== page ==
He explained how the new software increased the efficiency of tracking antibiotic use and approvals, as well as additional capabilities it afforded that would have been too laborious to complete previously (see video).
With the new system, Dr. Hamilton and his antimicrobial stewardship team were able to respond to requests for prior authorization quickly, with a median time to response of 18 minutes (range 8-42 minutes) during antimicrobial stewardship program hours, as well as track antibiotic use more efficiently. In addition, the antimicrobial stewardship team has not had to report any safety events for missed pages, and has been able to more efficiently audit antibiotic prescribing and they readily see on their screens more clinical information about the request than they were receiving in the past, thus making them feel more informed on the process.
Study results indicated there were a total of 437 unique users of the new system. A total of 1934 patients had 3329 requests submitted. Indications for prophylaxis, other, and pneumonia, were the most frequent, and the most commonly requested antibiotics were levofloxacin (36.76% of patients), followed by meropenem, caspofungin, and fluconazole. A total of 88.7% of the overall requests by providers were approved.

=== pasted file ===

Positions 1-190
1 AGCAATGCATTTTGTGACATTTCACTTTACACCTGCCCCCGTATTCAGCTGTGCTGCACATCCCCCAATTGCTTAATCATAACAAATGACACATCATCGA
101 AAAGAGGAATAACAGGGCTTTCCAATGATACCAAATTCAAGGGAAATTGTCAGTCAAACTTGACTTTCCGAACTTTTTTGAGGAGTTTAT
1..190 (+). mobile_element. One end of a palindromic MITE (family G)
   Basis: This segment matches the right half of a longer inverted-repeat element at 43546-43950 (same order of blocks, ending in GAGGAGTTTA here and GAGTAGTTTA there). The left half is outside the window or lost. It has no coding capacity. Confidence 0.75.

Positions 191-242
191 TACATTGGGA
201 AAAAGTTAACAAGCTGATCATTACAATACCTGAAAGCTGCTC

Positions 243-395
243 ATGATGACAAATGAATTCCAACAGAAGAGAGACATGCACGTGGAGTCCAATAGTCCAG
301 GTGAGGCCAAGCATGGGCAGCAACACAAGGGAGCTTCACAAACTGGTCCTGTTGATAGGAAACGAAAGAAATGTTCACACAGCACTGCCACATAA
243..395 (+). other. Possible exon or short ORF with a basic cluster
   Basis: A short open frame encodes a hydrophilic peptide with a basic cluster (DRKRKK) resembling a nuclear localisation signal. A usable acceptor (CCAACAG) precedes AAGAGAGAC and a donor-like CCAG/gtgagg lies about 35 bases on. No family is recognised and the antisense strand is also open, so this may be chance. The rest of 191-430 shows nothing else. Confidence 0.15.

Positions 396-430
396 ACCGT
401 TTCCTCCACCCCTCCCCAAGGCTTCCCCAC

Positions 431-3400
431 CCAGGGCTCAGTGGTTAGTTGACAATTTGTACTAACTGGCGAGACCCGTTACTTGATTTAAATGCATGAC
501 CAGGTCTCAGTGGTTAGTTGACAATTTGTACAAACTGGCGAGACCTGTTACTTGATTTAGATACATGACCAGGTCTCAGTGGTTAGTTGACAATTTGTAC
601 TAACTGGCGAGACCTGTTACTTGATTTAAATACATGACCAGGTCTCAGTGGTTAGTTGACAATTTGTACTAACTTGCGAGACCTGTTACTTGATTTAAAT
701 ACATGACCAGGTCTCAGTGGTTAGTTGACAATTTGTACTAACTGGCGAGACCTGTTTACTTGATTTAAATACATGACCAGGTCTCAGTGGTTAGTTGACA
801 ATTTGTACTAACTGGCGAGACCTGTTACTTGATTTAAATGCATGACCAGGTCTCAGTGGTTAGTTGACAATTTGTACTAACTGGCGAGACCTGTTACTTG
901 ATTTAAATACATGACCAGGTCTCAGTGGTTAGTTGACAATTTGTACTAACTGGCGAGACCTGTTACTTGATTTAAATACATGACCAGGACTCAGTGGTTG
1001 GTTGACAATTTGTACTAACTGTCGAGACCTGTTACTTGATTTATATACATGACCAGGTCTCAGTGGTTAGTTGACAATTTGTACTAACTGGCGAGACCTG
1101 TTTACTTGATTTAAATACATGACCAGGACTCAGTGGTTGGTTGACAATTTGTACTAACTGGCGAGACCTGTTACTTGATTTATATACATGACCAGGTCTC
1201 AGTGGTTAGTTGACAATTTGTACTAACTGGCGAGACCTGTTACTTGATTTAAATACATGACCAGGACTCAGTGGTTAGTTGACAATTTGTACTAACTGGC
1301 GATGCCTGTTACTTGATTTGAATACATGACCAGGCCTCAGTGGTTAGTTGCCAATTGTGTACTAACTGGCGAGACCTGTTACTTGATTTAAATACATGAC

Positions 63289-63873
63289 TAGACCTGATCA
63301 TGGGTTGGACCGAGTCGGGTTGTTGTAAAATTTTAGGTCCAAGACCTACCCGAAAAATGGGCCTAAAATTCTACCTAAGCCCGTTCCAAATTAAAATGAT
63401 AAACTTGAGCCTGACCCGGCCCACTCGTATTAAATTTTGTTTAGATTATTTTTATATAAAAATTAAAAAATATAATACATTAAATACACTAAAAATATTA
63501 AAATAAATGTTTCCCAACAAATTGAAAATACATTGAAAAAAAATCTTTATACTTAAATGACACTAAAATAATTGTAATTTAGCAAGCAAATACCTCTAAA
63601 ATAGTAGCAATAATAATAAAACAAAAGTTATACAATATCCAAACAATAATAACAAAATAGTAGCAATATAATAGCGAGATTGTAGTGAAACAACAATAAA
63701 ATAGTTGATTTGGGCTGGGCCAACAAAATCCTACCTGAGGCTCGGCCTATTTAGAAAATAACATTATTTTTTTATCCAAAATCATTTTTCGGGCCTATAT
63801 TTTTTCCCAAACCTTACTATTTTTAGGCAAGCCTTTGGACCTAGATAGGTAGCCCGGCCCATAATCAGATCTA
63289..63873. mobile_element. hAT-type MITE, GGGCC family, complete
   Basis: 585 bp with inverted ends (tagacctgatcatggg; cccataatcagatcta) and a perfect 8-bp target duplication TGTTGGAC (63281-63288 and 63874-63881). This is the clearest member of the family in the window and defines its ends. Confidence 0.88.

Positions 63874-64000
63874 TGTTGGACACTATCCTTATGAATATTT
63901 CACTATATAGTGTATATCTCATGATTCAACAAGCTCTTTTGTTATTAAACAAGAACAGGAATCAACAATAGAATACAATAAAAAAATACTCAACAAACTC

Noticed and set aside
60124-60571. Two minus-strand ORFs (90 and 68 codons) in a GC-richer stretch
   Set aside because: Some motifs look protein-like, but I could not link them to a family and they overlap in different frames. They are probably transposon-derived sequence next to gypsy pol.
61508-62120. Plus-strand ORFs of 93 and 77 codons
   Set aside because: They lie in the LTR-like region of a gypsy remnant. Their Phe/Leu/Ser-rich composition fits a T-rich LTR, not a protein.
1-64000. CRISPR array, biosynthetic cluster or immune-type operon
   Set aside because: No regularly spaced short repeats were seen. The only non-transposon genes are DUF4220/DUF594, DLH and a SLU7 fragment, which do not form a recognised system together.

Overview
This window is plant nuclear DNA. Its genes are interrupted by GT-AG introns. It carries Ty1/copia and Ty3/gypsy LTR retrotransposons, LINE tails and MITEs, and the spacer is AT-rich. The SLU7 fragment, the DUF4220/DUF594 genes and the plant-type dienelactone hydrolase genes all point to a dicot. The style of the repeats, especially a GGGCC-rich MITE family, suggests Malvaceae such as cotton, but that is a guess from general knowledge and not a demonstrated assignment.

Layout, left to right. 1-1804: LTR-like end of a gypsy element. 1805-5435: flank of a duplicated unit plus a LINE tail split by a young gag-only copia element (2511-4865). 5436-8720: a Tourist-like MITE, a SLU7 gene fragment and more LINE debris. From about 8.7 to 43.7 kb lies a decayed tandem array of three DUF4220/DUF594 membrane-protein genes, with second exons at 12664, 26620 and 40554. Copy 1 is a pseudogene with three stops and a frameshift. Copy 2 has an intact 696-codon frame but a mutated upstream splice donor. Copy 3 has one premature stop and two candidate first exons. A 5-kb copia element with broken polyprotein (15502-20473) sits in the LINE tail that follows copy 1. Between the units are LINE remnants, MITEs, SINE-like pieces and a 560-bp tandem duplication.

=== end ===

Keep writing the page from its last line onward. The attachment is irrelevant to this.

The new system was quickly adopted by providers at HUP and in fact, the providers using the system have been extremely pleased with it as they aren’t required to wait by the phone for a call back with the approval (see video).
Implementing a new software system was not without its challenges, according to Dr. Hamilton. The introduction of a new workflow requires a lot of buy-in from all individuals who are involved in the process, and as such, he stressed the importance of meeting with all key stakeholders in the process to understand, before implementation, their perspectives and needs on the process. Dr. Hamilton and his team revised the software iteratively, based on these needs and requests.
Educating an entire institution on the changes with new software also proved challenging, and so Dr. Hamilton and his team provided a host of upfront education during the first 2 months of the software rollout aimed at all clinicians who would interact with the software, from house staff, to advanced practice providers, to physicians’ assistants.
Furthermore, it was important that the new software worked within the provider’s current clinical decision support software, according to Dr. Hamilton (see video).
For providers looking to implement a similar program at their institution, Dr. Hamilton offered the following advice (see video).
Limitations of the study include that is was a single-center study, conducted at a large academic hospital with a moderately restricted formulary. According to Dr. Hamilton, about 60% of all of antimicrobials have some sort of a restriction attached to them, making their hospital pretty heavy on prior authorization. Furthermore, the stewardship program at HUP has been in effect for over 25 years, and so the results of the study may not be applicable to other institutions.